Q: If I set up a Lasting Power of Attorney for health and welfare, will my Attorney have the authority to go against medical advice, or fight a decision? For example, in the case of life sustaining treatment such as a blood transfusion - which is against my religious beliefs. I also worry that with the NHS being so strapped for cash, if I was incapacitated a decision to refuse me certain treatments may be made for the ‘wrong’ reasons. Or what if my incapacity was only temporary?
A: Whilst a Health and Welfare LPA grants your attorney the authority to make medical decisions on your behalf, when you are unable to make those decisions yourself, your attorney will, at all times, be bound by the Mental Health Act 2005, which requires them to act in your best interests.
If you have specific concerns about certain aspects concerning your medical care you should ensure they are written into your Health and Welfare LPA. This is important because if, for example, your wish not to have a blood transfusion has not been written into your LPA, even if your Attorney states at the time that this is your belief, medical staff looking after you may decide that it would not be in your best interests to deprive you of a blood transfusion if it could save your life.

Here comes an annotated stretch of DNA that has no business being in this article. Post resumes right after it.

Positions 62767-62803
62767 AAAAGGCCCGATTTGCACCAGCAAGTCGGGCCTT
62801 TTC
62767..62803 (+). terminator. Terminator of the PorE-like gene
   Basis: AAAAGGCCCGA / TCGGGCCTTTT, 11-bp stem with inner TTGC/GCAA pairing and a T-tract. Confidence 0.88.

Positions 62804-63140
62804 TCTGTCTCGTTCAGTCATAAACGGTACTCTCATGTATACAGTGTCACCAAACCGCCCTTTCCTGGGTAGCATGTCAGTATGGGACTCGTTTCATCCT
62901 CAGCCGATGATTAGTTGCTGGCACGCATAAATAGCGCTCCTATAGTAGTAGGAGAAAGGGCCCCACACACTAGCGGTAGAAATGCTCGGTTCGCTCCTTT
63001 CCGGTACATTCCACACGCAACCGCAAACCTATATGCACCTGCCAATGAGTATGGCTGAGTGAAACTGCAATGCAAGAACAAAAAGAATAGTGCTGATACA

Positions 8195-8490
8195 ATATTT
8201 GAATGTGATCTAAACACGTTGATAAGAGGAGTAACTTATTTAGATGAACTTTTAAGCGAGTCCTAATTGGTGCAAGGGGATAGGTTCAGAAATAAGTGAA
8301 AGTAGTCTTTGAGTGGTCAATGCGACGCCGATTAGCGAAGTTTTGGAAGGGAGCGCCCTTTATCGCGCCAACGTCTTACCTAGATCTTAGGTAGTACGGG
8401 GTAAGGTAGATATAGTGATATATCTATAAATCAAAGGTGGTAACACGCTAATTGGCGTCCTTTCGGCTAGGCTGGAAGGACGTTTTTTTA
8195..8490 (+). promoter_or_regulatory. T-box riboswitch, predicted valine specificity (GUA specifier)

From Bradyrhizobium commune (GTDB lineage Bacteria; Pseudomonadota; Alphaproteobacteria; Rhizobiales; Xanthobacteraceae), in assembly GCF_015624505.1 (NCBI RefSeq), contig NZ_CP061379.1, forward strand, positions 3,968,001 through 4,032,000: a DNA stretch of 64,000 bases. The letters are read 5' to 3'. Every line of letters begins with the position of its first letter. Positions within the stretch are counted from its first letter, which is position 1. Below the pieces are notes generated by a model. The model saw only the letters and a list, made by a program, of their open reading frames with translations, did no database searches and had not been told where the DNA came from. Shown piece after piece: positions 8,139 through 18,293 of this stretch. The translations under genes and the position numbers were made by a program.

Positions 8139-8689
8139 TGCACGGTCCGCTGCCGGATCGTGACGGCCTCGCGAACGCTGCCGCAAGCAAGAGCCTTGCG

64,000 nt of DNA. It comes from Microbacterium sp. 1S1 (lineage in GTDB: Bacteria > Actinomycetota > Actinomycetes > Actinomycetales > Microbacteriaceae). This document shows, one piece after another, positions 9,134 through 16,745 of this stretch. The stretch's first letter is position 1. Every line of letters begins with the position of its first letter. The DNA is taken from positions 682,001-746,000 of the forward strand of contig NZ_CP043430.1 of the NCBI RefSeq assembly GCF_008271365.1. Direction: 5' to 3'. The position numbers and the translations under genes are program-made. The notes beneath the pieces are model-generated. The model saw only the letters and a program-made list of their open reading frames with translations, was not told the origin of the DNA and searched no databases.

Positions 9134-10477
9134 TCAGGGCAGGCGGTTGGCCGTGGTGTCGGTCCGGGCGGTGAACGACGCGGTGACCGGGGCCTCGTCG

Your question highlights the importance of seeking proper legal advice before setting up a Lasting Power of Attorney, to ensure your appointed attorney can make every decision about your care in accordance with your wishes. This may include specific medical treatment, the type of care you wish to receive, and where and how your care should take place, for example in your own home or in a care home. You can even specify your requirements in respect of diet if, for example you wished to follow a vegan diet, as well as requirements concerning other day-to-day decisions.
This question has been answered by Jessica Wright, a Solicitor with GHP Legal.
Phone: 01978 291456
Phone: 01978 860313
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